No more Twinkies, Sno Balls and Ding Dongs.
And for about 30 workers at the Hostess Cakes plant in Palmer Township, that also means no more jobs.
Hostess went out of business Friday following a labor dispute in which thousands of workers at Hostess bakeries in Philadelphia went on strike last week. Hostess said it was hoping to sell its brands to another company.
The closure put 18,500 people out of work nationally.
"It is obviously very difficult to witness a business closing their doors within your community, especially a business that has been existence for such a long time," said Alison Miers, vice president of Easton Initiatives for The Greater Lehigh Valley Chamber of Commerce.
"The Lehigh Valley will continue to pursue and create an attractive environment for new businesses to open, bringing local jobs while understanding what causes a business to close their doors," Miers said. "Understanding the 'why' of doors closing will certainly help us with our prospecting and retention methods."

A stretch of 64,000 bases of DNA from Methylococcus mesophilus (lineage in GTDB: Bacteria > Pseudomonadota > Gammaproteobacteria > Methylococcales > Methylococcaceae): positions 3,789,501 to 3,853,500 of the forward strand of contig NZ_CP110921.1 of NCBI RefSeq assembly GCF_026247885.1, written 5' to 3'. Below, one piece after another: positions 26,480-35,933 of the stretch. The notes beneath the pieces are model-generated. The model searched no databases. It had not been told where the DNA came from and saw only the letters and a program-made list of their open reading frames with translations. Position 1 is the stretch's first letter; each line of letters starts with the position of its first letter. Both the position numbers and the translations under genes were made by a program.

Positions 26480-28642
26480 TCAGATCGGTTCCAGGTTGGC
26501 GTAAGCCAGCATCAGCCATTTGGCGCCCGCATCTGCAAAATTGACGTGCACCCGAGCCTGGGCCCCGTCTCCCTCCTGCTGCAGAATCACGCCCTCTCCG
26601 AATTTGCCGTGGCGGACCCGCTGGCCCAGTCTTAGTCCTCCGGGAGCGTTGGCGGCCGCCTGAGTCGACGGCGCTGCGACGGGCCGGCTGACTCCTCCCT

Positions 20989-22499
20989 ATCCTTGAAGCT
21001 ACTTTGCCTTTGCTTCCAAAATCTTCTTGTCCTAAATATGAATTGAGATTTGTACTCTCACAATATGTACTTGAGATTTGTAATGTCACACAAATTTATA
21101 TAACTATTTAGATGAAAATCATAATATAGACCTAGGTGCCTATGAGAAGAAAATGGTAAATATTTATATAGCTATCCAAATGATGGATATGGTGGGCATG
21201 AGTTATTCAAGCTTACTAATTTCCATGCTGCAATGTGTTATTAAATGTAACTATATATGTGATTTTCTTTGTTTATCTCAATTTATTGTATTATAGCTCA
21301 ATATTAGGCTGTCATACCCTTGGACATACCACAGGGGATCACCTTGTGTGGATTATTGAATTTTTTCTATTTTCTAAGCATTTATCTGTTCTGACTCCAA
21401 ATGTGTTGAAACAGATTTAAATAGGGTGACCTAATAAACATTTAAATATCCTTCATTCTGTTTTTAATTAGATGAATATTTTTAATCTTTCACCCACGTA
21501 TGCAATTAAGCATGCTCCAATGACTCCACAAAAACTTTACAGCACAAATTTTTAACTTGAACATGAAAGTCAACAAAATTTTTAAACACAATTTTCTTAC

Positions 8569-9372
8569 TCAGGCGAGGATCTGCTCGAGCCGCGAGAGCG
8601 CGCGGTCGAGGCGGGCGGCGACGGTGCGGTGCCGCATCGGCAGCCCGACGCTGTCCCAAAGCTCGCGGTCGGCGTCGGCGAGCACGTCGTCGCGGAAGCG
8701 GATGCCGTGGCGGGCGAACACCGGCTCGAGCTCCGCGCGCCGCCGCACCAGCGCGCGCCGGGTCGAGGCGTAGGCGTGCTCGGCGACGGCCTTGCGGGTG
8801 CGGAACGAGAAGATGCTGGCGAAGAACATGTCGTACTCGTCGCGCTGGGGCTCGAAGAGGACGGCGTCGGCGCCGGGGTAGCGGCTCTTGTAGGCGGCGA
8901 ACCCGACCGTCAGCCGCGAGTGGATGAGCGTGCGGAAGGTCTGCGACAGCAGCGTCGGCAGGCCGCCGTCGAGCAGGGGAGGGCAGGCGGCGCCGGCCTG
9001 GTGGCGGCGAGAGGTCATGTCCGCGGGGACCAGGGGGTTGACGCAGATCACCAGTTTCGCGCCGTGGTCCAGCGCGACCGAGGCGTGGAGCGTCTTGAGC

A call to the company's Palmer Township location on Fox Hill Road was answered by a recorded message Monday.
"Hostess Brands has closed all of its bakeries," the message stated. "Do not come to work. The company's assets are for sale. For more information, go to the Hostess website."
The Fox Hill Road site was a wholesale bakery/distribution center for Hostess Cakes.
"Every single time, it's a horror story," Palmer Supervisor Ann-Marie Panella said. "It's people's lives. We seem to forget that when you look at numbers. These aren't statistics. These are people with families and kids who are looking forward to Christmas."
Hostess began in 1925 and was making some of the most recognizable snack cakes today, such as Twinkies, Sno Balls and Ding Dongs.
The bakery also bakes and ships WonderBread, another brand of Interstate Baking Company, Hostess' parent company.